This project will evaluate the establishment of native plant species for livestock forage and wildlife habitat in a silvopasture system. A mix of native cool and warm season grasses, forbs, and legumes will be planted in two treatments (black walnut and pitch-loblolly pine) of mature silvopasture systems. The rate of establishment beneath each canopy type will be compared to an open pasture control. Forage nutritive value (fiber, protein and digestibility) will be measured.
Giving talks and presentations at university agriculture research center field days will be the main source of outreach to farmers and ranchers, as these are heavily attended events by the target audience. A video chronicle of the project produced and posted on social media pages hosted by the College of Agriculture, Food, and Natural Resources (CAFNR) will allow producers the opportunity to learn, comment, ask questions, and stay updated on project progress throughout the year. Attendees of field days and other meetings will be given pre- and post-presentation surveys to determine the level of knowledge gained for the different aspects of our project. Questions on the surveys will help provide reflection on whether or not the project outcomes have been met.
There are four main outcomes related to farmers and ranchers for this project. First, they will learn how to establish native species in a silvopasture system to use as forage for livestock. Second, farmers and ranchers will be able to use these newly learned practices to incorporate pollinator-friendly species into their own existing forage-livestock systems, and that some may consider managing existing timber land to create a silvopasture system for improved land management and livestock use. Being able to produce two commodities (timber and forage for grazing/haying) on the same amount land where previously only one had been produced allows farmers and ranchers to expand their enterprise and increase their economic value without having to purchase more acres. Incorporating the native plant species as a forage choice draws pollinators to the area creating a more aesthetically pleasing environment for wildlife habitat while improving quality of life for the people and their livestock.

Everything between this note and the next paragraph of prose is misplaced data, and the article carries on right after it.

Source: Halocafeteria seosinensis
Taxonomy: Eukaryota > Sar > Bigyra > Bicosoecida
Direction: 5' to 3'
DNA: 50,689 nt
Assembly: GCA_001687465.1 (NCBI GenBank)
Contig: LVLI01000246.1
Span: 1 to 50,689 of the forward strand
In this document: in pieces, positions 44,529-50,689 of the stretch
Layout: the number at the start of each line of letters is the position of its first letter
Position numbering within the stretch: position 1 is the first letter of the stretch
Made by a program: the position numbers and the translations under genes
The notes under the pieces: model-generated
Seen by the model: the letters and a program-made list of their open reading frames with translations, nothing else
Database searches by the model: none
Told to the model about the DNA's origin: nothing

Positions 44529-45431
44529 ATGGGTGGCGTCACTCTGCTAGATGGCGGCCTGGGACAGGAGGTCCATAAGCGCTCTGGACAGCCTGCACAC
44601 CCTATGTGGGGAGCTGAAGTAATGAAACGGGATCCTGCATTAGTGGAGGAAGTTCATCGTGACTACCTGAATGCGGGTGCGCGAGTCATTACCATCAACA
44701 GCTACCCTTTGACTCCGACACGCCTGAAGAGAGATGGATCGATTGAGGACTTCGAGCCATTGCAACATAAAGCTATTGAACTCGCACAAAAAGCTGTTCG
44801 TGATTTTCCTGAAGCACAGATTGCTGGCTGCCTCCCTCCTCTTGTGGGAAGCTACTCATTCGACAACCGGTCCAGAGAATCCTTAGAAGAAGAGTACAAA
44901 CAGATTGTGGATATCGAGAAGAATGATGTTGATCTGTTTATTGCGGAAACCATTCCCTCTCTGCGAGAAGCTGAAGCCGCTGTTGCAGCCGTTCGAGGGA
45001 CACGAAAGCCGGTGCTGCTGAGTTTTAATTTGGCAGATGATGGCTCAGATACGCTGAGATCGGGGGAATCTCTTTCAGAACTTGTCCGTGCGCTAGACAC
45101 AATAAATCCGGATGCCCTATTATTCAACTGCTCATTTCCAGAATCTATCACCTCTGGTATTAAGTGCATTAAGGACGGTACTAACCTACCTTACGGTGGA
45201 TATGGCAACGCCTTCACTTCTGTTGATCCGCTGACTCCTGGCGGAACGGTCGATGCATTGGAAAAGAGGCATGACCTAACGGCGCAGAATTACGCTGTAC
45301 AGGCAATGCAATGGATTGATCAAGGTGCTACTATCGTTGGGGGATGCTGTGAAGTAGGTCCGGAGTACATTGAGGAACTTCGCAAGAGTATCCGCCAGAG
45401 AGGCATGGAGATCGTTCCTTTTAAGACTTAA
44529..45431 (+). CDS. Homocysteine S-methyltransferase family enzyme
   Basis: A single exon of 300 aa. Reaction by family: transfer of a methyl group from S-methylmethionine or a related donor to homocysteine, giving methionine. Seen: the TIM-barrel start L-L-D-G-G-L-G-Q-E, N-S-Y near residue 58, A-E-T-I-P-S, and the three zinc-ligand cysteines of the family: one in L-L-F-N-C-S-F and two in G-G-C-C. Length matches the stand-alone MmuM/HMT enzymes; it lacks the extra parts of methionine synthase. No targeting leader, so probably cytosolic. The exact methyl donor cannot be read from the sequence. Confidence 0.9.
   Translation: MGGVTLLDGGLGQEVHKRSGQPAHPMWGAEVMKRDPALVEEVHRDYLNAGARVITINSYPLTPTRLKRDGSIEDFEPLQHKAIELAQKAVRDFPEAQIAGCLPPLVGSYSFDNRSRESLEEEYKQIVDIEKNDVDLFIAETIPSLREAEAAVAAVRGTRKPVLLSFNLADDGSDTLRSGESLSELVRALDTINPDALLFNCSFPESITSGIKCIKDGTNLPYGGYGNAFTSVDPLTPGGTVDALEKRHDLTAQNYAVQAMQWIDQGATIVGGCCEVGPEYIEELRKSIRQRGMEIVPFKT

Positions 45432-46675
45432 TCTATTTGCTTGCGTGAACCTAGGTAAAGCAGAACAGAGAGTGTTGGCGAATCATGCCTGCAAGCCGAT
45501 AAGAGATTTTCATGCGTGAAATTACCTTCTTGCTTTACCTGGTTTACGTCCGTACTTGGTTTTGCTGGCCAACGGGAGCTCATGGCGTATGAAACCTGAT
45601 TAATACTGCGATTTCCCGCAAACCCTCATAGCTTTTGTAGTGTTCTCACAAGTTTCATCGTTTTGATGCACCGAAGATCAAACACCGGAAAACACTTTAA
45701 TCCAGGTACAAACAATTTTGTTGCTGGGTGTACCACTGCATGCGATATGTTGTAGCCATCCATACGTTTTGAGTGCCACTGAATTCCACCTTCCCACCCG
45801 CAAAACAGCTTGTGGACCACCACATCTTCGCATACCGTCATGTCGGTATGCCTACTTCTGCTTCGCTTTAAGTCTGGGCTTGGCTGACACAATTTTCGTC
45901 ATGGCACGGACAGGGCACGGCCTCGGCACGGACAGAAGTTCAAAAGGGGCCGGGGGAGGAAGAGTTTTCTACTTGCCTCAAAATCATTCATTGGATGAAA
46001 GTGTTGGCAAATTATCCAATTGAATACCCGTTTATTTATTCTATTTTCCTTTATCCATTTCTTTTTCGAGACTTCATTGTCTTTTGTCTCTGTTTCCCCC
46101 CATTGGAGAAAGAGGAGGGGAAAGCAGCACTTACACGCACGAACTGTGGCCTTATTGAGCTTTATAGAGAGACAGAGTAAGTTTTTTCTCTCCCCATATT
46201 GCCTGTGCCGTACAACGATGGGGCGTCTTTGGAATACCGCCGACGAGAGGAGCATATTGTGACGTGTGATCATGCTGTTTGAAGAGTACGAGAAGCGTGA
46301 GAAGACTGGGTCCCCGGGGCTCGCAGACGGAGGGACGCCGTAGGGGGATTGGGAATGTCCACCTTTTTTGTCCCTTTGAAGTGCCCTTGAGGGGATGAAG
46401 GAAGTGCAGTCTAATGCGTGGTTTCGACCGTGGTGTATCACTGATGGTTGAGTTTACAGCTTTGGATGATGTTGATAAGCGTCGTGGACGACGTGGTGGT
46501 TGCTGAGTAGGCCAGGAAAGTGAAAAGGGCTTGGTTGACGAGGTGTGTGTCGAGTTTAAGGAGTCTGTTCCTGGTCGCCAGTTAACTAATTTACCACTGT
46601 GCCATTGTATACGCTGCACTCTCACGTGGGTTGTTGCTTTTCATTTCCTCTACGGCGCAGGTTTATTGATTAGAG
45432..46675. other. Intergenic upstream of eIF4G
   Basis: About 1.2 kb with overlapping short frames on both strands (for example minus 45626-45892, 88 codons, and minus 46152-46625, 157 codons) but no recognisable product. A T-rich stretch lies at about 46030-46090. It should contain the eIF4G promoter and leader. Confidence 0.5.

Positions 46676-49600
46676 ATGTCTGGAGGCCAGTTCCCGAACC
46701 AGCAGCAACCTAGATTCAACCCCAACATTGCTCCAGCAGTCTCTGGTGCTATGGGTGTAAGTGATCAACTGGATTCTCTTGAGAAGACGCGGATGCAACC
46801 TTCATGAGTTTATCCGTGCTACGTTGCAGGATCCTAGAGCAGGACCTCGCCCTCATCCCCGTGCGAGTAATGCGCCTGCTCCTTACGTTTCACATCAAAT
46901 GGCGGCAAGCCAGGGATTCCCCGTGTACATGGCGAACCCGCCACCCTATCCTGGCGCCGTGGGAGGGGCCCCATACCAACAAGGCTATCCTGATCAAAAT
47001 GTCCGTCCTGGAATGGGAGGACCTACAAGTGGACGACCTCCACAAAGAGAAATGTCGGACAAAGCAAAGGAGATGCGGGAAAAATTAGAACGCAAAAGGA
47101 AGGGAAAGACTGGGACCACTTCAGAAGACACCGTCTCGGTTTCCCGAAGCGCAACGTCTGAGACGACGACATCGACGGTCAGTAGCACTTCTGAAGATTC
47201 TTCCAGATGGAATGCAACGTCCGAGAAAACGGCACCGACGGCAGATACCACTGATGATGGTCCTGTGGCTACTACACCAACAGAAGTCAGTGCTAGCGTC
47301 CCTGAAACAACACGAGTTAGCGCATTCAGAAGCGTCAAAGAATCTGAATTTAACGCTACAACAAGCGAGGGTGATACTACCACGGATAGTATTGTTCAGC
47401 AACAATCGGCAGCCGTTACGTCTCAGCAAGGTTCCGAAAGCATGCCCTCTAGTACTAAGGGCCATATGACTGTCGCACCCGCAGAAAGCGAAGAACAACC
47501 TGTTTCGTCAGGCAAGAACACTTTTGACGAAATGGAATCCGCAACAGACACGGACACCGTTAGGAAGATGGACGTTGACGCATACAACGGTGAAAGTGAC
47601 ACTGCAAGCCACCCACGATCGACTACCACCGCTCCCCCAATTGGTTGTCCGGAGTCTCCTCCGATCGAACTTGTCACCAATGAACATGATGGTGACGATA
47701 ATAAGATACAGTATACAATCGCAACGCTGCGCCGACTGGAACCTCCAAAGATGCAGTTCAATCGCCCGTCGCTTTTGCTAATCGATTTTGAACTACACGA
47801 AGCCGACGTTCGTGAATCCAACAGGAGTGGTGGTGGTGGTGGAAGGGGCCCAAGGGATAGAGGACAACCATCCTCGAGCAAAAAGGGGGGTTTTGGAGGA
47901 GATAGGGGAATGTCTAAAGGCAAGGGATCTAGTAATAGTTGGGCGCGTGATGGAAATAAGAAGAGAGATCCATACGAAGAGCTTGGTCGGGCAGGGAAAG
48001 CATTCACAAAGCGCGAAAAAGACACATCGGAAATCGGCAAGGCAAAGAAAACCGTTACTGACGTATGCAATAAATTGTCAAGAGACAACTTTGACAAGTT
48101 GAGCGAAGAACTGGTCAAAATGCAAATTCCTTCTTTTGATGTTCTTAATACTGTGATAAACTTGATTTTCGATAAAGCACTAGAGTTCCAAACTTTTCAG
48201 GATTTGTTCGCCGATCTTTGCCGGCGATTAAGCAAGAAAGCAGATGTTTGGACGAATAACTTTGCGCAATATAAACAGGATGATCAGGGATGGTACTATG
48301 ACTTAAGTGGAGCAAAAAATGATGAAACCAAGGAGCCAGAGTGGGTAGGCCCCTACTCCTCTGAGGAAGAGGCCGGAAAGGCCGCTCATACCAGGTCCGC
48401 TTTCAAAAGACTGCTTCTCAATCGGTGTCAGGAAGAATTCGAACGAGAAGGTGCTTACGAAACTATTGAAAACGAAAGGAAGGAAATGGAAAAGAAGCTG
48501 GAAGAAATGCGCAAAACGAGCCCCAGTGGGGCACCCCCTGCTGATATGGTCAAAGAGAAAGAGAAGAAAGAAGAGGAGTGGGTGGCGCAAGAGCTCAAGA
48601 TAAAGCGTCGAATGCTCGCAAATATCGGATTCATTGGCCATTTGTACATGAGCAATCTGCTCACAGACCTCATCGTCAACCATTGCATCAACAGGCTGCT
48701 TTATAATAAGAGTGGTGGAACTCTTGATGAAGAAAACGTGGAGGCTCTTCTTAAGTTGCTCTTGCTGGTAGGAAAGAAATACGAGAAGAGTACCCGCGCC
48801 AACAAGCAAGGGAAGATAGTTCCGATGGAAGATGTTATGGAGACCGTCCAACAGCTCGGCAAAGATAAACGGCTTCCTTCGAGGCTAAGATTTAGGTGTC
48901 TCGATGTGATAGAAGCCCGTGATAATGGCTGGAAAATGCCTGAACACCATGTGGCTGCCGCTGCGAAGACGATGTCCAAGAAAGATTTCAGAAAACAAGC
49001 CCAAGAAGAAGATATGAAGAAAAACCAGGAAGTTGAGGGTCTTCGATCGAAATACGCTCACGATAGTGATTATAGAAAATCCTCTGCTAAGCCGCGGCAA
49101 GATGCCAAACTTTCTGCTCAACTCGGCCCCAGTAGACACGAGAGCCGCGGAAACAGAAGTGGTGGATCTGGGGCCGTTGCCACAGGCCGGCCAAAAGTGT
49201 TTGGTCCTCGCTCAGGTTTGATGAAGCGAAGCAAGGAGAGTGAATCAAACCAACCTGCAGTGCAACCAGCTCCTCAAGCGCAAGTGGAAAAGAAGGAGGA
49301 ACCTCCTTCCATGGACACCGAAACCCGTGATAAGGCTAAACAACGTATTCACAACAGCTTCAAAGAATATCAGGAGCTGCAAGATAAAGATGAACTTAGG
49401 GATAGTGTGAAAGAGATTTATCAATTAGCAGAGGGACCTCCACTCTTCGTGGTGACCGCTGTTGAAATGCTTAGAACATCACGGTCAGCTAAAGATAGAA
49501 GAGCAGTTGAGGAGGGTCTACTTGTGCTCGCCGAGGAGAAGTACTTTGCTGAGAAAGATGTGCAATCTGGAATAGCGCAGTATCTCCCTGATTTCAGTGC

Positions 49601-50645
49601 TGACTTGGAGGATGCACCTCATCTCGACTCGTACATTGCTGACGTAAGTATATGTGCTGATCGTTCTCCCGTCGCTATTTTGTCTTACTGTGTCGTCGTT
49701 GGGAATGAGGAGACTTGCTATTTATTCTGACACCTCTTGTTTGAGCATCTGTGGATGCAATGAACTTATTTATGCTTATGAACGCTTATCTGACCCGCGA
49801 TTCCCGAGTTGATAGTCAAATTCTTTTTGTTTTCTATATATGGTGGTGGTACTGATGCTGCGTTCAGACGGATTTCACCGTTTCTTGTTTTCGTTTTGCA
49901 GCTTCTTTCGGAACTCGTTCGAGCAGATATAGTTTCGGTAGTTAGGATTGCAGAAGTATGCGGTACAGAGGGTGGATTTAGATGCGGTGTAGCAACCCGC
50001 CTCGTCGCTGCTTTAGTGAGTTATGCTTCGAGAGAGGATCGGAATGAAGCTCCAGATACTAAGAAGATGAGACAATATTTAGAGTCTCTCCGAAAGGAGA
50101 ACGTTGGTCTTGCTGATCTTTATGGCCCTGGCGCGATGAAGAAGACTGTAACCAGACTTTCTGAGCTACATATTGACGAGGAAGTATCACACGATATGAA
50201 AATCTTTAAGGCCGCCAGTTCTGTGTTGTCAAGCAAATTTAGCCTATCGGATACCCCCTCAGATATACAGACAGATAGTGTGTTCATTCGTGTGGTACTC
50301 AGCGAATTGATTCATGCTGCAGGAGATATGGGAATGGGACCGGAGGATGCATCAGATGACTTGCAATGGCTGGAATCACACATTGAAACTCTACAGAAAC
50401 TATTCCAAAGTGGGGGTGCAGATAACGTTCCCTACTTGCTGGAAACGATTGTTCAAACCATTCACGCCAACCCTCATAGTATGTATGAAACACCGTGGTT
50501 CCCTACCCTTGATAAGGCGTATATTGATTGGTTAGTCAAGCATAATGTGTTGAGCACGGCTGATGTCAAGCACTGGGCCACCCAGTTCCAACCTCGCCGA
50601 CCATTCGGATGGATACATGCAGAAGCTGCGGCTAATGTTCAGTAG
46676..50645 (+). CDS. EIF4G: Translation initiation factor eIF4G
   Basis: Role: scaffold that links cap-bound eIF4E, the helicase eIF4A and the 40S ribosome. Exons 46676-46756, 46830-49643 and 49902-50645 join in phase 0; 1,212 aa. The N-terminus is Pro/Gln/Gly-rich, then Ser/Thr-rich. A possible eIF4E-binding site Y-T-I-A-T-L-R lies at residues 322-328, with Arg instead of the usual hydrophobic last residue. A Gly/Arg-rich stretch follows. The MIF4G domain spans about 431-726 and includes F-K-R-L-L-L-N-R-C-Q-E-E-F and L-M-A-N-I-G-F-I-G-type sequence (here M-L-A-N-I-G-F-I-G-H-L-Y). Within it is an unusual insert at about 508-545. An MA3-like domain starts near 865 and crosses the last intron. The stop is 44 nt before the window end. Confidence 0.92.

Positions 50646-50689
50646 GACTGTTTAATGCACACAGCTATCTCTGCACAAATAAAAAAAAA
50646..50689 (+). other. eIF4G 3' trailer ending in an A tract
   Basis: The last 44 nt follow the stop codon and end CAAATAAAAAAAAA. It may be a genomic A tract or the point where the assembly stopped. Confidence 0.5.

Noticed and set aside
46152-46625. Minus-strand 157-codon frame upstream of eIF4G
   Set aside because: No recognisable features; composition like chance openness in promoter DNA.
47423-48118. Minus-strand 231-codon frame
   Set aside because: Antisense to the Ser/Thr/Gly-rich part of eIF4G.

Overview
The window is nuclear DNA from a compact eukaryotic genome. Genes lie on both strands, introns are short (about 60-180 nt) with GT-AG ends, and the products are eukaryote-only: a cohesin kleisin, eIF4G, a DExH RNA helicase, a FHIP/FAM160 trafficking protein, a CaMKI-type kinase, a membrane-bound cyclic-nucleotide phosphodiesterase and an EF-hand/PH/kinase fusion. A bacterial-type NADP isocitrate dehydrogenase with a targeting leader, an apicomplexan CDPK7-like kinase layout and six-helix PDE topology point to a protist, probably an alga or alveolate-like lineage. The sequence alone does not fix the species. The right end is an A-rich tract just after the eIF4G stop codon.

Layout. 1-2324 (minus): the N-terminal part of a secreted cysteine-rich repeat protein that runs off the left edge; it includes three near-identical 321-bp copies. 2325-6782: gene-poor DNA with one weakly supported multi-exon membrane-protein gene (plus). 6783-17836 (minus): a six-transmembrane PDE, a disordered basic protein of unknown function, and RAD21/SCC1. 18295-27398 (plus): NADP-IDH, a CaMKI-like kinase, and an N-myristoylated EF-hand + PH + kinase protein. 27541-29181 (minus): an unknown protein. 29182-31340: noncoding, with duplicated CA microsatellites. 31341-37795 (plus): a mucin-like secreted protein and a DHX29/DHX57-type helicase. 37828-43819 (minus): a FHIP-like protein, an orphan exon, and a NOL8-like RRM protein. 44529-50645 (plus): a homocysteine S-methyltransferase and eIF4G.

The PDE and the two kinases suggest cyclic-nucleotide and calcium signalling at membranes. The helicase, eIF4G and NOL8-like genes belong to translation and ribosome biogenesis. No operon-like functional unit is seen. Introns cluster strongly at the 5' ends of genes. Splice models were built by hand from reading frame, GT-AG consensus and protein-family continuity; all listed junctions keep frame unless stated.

The goals of this project are that farmers and ranchers:
- Learn how to establish native species best suited to the shade environment of different silvopasture systems to use as forage for livestock that will also serve as an attraction to pollinators.
- Learn the benefits of having established native forages in silvopasture.
- Are able to use these newly learned practices into action to incorporate pollinator-friendly species into their own existing forage-livestock systems.
- Consider managing their existing timber land to develop a silvopasture system for improved land management and livestock use.
To prepare the site for planting, existing vegetation was mowed to ground level and allowed to regrow. Regrowth was sprayed with a broad-spectrum herbicide and then mowed to ground level a second and final time. The planting area was divided in half to represent Year 1 and Year 2 of the study.